EU officials are being withdrawn from ports in Northern Ireland following threats to staff from loyalists, in a further blow to the Brexit deal.
Brussels said it was adopting the stance taken by local councils, warning: “We have asked them not to attend their duties today and we will continue to monitor the situation.”
UK food inspections were suddenly suspended at Belfast and Larne ports following an “upsurge in sinister and menacing behaviour in recent weeks”.
Graffiti has appeared attacking the impact of the Northern Ireland Protocol – which has created a customs border in the Irish Sea – and describing port staff as “targets”.
Two loyalist paramilitary groups present a “real and significant threat” in the area, a former Northern Ireland police chief is warning.
The European Commission’s spokesperson, said: “The security of our staff in Northern Ireland is as high a preoccupation as that of any other person working in Northern Ireland on the implementation of the withdrawal agreement.”
In the Commons, Michael Gove blamed the EU for planning to trigger Article 16 to suspend part of the Northern Ireland Protocol, telling MPs: “Trust has been eroded.”
And he criticised British businesses warning the mountain of new red tape and extra costs created by Brexit could force them to pull out of supplying Northern Ireland altogether.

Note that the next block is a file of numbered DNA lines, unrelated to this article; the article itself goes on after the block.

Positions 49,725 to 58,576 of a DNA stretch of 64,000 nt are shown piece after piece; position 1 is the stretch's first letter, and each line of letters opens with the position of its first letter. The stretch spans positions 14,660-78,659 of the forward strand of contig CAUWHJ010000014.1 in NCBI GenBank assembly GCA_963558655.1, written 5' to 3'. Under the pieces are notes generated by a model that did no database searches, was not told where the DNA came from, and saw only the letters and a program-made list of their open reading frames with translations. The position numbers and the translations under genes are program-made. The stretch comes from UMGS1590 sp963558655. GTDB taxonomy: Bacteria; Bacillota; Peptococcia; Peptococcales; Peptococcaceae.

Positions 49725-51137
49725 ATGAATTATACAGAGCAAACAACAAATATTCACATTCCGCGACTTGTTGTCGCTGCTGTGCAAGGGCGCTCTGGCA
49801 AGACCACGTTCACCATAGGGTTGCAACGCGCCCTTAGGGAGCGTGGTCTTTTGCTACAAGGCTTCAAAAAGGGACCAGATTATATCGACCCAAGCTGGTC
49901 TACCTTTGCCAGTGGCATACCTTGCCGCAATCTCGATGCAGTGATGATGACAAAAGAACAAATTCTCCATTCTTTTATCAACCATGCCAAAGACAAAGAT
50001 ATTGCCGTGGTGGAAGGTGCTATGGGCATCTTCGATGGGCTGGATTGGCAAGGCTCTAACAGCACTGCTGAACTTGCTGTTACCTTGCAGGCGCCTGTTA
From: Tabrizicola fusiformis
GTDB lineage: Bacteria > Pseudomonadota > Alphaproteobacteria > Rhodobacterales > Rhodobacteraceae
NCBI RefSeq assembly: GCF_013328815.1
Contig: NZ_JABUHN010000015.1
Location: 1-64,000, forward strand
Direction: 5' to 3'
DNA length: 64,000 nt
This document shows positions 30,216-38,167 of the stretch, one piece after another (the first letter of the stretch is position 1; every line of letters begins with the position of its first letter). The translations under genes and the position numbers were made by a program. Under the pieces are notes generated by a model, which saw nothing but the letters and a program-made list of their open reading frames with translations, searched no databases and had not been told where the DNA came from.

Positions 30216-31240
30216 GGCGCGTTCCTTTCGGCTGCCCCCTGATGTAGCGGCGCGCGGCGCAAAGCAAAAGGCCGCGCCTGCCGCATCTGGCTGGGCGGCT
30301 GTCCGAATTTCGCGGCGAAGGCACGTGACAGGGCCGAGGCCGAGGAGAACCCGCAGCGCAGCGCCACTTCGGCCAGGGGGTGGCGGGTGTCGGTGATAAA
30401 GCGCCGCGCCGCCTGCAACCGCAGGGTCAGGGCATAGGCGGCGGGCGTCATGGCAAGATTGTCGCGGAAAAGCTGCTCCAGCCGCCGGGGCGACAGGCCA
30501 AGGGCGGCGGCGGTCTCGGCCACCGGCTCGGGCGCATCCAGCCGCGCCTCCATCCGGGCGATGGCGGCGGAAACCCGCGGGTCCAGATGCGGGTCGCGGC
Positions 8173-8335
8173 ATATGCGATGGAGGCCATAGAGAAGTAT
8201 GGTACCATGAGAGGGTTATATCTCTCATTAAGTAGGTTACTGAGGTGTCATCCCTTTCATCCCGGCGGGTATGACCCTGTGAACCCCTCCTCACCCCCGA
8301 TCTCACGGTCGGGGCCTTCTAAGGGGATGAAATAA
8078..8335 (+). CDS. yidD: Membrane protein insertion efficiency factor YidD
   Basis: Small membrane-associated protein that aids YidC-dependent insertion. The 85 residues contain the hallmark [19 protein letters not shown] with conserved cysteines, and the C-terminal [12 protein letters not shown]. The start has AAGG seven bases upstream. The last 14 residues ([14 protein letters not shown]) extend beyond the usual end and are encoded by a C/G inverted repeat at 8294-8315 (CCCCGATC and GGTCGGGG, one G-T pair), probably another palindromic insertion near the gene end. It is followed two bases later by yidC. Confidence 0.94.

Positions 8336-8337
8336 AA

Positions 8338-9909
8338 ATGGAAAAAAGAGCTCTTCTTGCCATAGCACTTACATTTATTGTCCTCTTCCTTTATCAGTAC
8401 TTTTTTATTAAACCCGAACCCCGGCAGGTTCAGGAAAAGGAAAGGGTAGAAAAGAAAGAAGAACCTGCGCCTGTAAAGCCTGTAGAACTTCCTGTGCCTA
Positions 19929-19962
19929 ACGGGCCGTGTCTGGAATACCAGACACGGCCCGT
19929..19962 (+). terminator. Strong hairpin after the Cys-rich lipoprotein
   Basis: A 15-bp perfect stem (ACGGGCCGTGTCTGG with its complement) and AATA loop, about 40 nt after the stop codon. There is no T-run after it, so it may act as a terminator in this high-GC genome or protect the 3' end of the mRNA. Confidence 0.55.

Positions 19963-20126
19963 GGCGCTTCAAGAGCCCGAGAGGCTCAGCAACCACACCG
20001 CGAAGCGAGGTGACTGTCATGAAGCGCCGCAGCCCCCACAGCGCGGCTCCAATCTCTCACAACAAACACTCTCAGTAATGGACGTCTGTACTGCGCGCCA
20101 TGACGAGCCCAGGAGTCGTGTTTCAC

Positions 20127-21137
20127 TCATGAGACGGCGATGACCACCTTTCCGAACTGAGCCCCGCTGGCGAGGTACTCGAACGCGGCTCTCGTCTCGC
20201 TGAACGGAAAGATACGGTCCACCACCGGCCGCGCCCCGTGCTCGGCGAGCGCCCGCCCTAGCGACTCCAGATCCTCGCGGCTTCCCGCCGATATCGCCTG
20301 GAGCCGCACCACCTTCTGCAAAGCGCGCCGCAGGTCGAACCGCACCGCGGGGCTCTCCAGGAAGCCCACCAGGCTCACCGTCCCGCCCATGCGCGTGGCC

“They have an obligation to ensure that their goods are available for the citizens in Northern Ireland,” the Cabinet Office minister claimed.
But Simon Hoare, the Conservative chair of the Commons Northern Ireland Committee, warned the window for resolving the huge trade problems in the Irish Sea was “small and shrinking”.
Haulage firms have hiked prices by 12 per cent this week and hospitals, schools and prisons have warned of looming problems obtaining food supplies.
And there are growing fears that the situation will worsen when ‘grace periods’ to limit supermarkets’ paperwork and to allow processed foods end, in April and July respectively.
Stephen Farry, an Alliance MP, revealed his constituency office had been vandalised overnight, urging people “to dial down the rhetoric”.
The graffiti reads ‘RIP GFA’ – referring to the landmark Good Friday Agreement, which formally ended decades of bloodshed in Ireland, in 1998.
Mr Gove revealed the UK wanted those grace periods extended – despite Brandon Lewis, the Northern Ireland Secretary, saying no decision had been taken.
He set the scene for possible future conflict with Brussels by suggesting “revisiting the operation of aspects of the Protocol”, part of the 2019 withdrawal deal.
And he said Boris Johnson had been “absolutely right to say that Article 16 can be invoked”, providing that was as “an emergency port of call”.